Blistering Bureaucratic Incompetence

By now, we all know that Nurse Vinson, who treated Ebola “patient zero”, Thomas Duncan, who later died of the virus, had asked the US Centers for Disease Control (CDC) if she could travel to Cleveland and then return to home to Dallas. In fact, she called the CDC several times to report her temperature and to ask if it was safe to travel commercially. The CDC said that since her temperature was only 99.5°F instead of 100.4°F, it was OK to travel by commercial airline!

However, when it was first reported in the national news that Nurse Vinson had traveled to Cleveland and then returned to Dallas, CDC Director Tom Frieden stated in a press conference that she should not have traveled, since she was one of the health care workers known to have exposure to Duncan.

Director Frieden basically threw Nurse Vinson under the bus. The next day the national news reported that Nurse Vinson had, in fact, contacted the CDC multiple times to ask if it was OK to travel with the low grade fever she had at the time.

Why Director Frieden did not know (or did not care to reveal) that his organization had been contacted by Nurse Vinson to ask for permission to travel escapes me and probably most other people in this country.

The CDC has received billions of dollars over the last 68 years to prepare for just this type of event, which in my opinion, they have failed at. (The CDC budget for 2014 alone was $6.9 billion.)

This is what I call Blistering Bureaucratic Incompetence. What does this have to do with thorium energy? Plenty.

There are a couple of other three letter agencies that are at least as bureaucratically incompetent as the CDC in regards to nuclear energy. Let me name them for you:

The Nuclear Regulatory Commission (NRC) and The Department of Energy (DOE).

The NRC is legally charged with:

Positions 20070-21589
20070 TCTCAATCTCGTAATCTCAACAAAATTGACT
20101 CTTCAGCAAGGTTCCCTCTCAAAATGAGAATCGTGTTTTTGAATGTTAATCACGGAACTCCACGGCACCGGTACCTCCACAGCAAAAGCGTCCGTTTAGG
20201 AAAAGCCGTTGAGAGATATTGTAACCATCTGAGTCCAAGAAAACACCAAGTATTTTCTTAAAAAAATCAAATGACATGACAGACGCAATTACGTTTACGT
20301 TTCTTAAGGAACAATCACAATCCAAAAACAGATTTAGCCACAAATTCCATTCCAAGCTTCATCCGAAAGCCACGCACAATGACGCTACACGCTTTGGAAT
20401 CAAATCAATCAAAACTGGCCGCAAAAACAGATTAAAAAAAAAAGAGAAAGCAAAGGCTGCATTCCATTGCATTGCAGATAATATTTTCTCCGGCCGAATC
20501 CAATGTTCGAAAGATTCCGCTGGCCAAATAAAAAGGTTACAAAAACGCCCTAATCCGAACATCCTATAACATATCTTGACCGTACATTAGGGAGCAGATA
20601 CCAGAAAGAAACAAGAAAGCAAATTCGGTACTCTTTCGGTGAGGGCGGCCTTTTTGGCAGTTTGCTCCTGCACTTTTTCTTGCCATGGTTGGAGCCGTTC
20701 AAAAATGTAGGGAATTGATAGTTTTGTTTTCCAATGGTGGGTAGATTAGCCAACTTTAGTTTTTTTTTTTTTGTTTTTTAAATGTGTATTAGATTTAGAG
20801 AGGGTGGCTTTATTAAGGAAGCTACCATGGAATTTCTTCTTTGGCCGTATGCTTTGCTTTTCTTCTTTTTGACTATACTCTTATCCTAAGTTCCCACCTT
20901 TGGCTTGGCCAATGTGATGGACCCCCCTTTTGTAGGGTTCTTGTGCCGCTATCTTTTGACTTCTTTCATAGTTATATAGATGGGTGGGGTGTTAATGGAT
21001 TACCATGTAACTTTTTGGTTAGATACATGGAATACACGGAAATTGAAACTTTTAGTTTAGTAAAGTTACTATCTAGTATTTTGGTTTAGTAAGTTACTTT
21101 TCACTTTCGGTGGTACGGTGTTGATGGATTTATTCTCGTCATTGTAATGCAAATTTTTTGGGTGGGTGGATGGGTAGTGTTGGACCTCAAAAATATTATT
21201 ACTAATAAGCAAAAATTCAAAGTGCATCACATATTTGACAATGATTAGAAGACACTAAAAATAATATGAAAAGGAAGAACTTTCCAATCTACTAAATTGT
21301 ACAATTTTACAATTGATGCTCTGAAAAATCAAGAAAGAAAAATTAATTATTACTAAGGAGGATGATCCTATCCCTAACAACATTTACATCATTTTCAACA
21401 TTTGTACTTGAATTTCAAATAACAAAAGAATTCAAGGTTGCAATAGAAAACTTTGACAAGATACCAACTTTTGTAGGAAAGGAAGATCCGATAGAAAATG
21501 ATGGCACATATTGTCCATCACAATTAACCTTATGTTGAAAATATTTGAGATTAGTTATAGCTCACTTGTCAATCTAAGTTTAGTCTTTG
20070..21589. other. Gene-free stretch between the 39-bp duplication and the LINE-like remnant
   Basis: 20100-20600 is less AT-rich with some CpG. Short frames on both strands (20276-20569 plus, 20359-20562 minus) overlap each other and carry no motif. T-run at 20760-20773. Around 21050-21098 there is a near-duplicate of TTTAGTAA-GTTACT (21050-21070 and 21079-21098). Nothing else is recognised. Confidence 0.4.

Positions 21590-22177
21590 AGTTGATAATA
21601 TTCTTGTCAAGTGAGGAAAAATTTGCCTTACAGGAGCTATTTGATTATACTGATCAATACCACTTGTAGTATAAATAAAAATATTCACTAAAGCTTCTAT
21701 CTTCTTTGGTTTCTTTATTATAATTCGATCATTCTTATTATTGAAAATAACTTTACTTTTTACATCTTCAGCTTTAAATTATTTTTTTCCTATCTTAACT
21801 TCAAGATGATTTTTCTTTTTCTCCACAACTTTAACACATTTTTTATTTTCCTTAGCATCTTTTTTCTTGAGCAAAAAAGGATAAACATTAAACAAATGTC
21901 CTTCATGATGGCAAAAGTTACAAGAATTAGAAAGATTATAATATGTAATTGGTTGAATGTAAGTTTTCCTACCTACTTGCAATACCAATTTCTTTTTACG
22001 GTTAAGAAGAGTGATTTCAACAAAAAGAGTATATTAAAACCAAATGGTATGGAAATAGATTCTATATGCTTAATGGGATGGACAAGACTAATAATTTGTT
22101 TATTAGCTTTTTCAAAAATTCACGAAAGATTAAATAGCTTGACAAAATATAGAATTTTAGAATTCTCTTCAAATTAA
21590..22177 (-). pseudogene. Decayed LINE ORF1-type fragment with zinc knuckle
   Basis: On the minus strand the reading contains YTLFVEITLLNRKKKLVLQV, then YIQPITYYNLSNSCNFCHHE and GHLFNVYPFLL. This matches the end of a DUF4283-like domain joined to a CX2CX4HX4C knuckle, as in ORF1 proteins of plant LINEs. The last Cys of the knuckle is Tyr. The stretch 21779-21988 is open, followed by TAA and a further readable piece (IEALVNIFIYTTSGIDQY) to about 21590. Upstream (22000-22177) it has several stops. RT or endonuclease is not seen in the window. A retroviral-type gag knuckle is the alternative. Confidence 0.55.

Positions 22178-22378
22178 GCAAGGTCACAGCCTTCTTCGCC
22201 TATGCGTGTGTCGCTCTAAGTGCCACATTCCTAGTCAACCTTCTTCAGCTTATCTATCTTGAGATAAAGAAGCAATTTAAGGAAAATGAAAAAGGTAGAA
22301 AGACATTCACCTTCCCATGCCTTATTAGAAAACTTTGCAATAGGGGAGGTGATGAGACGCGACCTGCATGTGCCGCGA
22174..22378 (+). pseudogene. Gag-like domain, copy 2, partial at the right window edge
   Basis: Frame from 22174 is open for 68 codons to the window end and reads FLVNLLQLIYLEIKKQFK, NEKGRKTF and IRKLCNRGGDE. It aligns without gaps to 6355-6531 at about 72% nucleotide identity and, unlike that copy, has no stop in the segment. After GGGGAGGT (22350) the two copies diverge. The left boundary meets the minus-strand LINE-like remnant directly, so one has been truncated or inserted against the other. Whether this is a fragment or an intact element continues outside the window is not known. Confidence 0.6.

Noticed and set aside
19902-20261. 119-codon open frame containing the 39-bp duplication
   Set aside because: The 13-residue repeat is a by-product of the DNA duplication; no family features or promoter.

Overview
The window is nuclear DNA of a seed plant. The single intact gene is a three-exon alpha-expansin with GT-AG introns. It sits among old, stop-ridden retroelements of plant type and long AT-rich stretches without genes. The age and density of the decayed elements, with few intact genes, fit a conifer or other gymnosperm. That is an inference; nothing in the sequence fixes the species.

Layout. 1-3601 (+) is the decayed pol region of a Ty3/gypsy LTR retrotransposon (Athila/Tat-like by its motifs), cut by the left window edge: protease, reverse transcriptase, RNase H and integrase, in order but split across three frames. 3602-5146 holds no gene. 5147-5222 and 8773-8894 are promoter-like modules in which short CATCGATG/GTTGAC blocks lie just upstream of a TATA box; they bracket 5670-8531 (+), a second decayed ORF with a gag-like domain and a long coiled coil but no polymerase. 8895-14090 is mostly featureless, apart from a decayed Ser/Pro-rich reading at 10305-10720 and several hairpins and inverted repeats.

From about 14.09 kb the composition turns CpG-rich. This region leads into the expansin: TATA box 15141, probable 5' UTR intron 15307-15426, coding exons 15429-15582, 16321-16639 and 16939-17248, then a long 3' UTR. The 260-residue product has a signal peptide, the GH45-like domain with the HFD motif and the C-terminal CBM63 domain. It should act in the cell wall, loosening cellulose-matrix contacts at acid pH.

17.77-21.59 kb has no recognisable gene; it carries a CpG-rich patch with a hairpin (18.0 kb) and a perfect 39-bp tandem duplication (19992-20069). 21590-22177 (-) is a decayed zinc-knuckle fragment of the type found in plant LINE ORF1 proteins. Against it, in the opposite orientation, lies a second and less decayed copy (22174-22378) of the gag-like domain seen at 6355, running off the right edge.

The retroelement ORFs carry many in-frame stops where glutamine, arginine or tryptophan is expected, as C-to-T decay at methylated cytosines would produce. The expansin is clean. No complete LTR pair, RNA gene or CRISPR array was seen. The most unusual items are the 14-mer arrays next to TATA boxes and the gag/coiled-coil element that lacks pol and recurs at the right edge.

1. Increasing the productivity of the national economy
  1. Strengthening its position in regard to international trade
  1. Making the Nation self-sufficient in energy
  1. Improving the general welfare
  1. Increasing the standard of living
  1. Strengthening free competition in private enterprise
  1. Restoring, protecting, and advancing environmental quality

Since the NRC was created by Congress forty years ago in 1974, I don’t think they have performed to their charter, as outlined, in part, in these seven items.

Additionally, the DOE spends billions of dollars on all sorts of projects, including billions of dollars on nuclear bombs, but it can’t seem to find a dime for molten salt reactors. The DOE has never spent less than $2 billion per year on nuclear bombs since 1948.

Like a stock prospectus says, past performance is no guarantee of future results. But in this case it is. The NRC and the DOE are business as usual. If you like the performance of the last 50 years by the folks legally charted to develop commercial nuclear power, then keep the NRC and the DOE.

I don’t want the future to be the same as the past has been where fossil fuels continue their dominance as nuclear shrinks and withers away. I want to see nuclear power flourish. I want to see breathtaking innovation in all things nuclear because I believe that it will benefit myself, my family, neighbors, and ultimately all humanity.

I submit to you that the federal agencies and regulations are established to protect incumbent companies and industries from competition from newcomers and particularly have empowered the anti-nuclear folks (funded by the incumbents) to delay/stop the licensing and permitting of nuclear plants through the federal judiciary. This is the key one must see if they are to understand what happened to nuclear power in the US.

Let me reiterate my point. If things don’t ever change, they won’t be different.

Let’s change the legal and regulatory structure that has specifically hampered nuclear energy. I call for a devolution in the regulation of nuclear power from the Federal Government back to the states. Let the states decide how and what kind of nuclear power (if any) they want in their states. California can continue to hate nuclear power, but I hope my home state of Utah will eventually embrace it.

Besides, Nevada, Arizona, Utah, Baja California Norte, and maybe even Oregon can sell nuclear power to California to charge their Tesla cars and power the air conditioning of those unfortunate souls who don’t live on the beach.


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